This is the last InternetRetailing newsletter of a year that opens as it began – with uncertainty. At the time of writing, we still do not know whether there will be a trade deal with Europe at the end of the Brexit transition period. Covid-19 has increased that uncertainty, making this a turbulent and anxious year for many. The two factors have combined to result in delays at ports that mean it is uncertain whether goods posted or shipped to or from the European Union will arrive at their destination before January 1 – and what customs duties may be levied if not.
DFS reflects that uncertainty in an update today that shows its deliveries have been affected as a result of congestion in ports and shortages of raw materials. Nonetheless it’s reflecting on a half year in which it’s seen strong online sales – digital will continue to be at the centre of its strategy in future – and it is expecting an upturn in its full-year profits as more people have bought furniture and other homewares.
It’s been a year that has changed the way that many shoppers buy. We report as John Lewis has seen its customers shift their buying much further online than previously – buying gifts, taking part in virtual interior design appointments, and browsing for new baby items have all seen an uplift. In today’s guest comment, Romany Simpson of 360 OM considers how retailers can turn to social in order to connect with their customers long-term.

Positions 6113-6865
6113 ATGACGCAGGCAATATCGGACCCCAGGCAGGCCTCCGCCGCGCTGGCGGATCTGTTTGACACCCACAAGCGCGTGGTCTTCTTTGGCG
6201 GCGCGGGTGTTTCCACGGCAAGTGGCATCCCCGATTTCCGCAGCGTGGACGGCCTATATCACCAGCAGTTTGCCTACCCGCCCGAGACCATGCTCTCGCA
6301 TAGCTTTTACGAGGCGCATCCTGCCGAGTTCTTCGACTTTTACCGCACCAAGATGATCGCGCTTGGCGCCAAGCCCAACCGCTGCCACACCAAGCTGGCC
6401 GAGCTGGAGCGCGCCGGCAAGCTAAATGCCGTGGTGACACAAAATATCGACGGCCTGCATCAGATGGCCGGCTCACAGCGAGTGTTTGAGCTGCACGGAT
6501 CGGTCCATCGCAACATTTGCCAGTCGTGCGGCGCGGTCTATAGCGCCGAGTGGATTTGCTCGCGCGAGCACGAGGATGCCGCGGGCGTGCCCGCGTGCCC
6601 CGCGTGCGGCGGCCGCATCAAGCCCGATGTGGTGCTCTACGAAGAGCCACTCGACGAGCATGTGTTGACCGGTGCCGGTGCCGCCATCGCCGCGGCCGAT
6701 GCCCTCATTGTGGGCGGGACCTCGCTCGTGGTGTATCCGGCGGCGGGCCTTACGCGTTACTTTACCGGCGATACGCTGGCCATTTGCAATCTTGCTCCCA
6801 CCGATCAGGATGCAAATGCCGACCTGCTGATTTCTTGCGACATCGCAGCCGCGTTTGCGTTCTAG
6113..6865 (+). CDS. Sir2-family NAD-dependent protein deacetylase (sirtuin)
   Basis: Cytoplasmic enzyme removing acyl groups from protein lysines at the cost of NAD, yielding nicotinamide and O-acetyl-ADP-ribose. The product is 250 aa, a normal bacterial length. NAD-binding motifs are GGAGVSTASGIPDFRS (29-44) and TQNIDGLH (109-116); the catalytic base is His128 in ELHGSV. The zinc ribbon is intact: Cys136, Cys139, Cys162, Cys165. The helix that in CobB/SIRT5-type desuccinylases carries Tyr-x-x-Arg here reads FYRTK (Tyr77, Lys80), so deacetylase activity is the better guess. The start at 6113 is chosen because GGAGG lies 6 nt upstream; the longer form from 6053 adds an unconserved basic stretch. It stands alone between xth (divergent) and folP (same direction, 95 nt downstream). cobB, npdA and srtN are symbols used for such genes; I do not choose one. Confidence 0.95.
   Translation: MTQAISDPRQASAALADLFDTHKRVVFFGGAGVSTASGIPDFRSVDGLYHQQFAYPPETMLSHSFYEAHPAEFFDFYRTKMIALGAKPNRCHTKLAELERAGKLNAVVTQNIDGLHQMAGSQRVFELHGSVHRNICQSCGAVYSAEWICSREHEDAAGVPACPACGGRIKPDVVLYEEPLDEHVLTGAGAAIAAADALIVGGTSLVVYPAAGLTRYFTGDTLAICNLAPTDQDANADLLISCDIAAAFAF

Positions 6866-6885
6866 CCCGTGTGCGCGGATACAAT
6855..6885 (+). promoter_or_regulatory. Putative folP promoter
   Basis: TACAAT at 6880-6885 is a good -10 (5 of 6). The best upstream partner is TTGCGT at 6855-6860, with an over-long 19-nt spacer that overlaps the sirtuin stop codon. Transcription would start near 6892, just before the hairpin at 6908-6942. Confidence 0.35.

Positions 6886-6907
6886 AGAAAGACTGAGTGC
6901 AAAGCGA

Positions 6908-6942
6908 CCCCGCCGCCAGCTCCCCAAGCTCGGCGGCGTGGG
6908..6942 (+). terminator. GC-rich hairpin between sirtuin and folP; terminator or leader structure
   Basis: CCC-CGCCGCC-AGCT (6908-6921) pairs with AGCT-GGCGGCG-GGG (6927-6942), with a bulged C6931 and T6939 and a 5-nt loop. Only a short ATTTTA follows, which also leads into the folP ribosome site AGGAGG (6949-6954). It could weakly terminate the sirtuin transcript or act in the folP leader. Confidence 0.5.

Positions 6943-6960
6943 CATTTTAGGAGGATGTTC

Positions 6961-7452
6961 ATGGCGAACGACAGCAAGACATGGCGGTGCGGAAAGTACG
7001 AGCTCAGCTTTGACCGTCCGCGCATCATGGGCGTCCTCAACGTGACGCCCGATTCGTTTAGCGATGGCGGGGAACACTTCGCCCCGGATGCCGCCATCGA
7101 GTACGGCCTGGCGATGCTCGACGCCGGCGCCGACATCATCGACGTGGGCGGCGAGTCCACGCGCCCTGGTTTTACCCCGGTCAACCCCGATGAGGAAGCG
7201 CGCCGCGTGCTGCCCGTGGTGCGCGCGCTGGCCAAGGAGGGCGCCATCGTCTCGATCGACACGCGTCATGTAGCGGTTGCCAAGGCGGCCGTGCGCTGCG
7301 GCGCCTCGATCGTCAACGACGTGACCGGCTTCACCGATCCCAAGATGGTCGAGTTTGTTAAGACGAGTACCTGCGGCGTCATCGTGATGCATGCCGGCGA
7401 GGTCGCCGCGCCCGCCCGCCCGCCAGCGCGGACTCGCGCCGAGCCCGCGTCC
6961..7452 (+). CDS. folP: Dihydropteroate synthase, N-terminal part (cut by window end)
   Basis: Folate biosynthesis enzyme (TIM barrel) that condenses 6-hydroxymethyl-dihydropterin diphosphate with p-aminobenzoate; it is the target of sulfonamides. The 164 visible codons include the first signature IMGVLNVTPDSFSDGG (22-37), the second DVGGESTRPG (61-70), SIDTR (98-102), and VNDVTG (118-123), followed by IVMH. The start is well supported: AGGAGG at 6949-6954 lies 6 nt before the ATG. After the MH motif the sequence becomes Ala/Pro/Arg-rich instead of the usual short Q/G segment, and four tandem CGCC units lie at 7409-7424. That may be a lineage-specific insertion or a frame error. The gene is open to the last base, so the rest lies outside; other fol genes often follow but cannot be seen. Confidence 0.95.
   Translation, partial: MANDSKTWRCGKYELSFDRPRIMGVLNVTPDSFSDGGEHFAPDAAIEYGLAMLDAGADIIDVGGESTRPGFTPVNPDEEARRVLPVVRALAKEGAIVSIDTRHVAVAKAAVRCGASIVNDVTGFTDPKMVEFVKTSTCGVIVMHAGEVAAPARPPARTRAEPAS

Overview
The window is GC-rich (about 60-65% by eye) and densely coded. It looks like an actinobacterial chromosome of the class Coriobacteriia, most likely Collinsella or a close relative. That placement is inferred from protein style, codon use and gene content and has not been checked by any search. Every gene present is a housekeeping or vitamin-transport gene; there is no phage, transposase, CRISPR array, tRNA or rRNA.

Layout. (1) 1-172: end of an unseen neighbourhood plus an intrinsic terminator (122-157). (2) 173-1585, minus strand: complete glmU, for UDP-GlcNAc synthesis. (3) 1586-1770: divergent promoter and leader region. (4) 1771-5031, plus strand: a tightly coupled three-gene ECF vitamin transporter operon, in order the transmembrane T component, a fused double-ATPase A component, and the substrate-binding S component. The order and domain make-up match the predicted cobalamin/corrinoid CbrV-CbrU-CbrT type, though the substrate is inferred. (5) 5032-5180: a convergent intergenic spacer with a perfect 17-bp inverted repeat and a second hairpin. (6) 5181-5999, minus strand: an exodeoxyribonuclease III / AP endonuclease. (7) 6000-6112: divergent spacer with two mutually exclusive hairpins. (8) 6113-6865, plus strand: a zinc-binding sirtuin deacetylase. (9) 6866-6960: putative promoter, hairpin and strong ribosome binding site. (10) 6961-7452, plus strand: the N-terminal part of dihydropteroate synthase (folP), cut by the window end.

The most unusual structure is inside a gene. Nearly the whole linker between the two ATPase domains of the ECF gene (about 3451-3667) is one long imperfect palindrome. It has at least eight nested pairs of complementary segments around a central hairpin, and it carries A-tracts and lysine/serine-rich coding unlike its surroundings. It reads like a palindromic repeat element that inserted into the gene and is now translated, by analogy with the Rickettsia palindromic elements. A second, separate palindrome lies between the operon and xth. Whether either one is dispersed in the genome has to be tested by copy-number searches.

Shoppers now want to buy in more Covid-secure ways. We report as Marks & Spencer has used digital to make the checkout mobile as it looks to reduce queues – and crowds – in its stores at the busiest time of its year.
The year has seen huge retailers, from Debenhams and the Arcadia Group to members of the Edinburgh Woollen Mills Group, go into administration. This week there’s news that Arcadia’s Evans brand will continue to trade online after being bought by the Australasian multichannel City Chic Collective.
And we continue to trace the shape of the 2020 peak shopping season, one that has been marked by many different uncertainties – from delays in shipping and deliveries to sudden changes in whether or not shops can open to trade at all, pushing demand online once more.
Above all in this very uncertain year, retailers have constantly shown how adaptable they are, deploying the digital tools and multichannel strategies that have become mainstream in recent decades in order to provide their customers with more flexible, convenient and expanded services. The capacity to innovate via digital will be needed now more than ever as retailers are likely to continue to trade in uncertain times for the foreseeable future, and as shoppers are likely to do more and more of their shopping online at the same time.
We wish you a peaceful and relaxing Christmas, and a happy New Year. We’ll return with the InternetRetailing newsletter on January 5 – when we expect a little more certainty on how traders will be able to sell to and from Europe in 2021.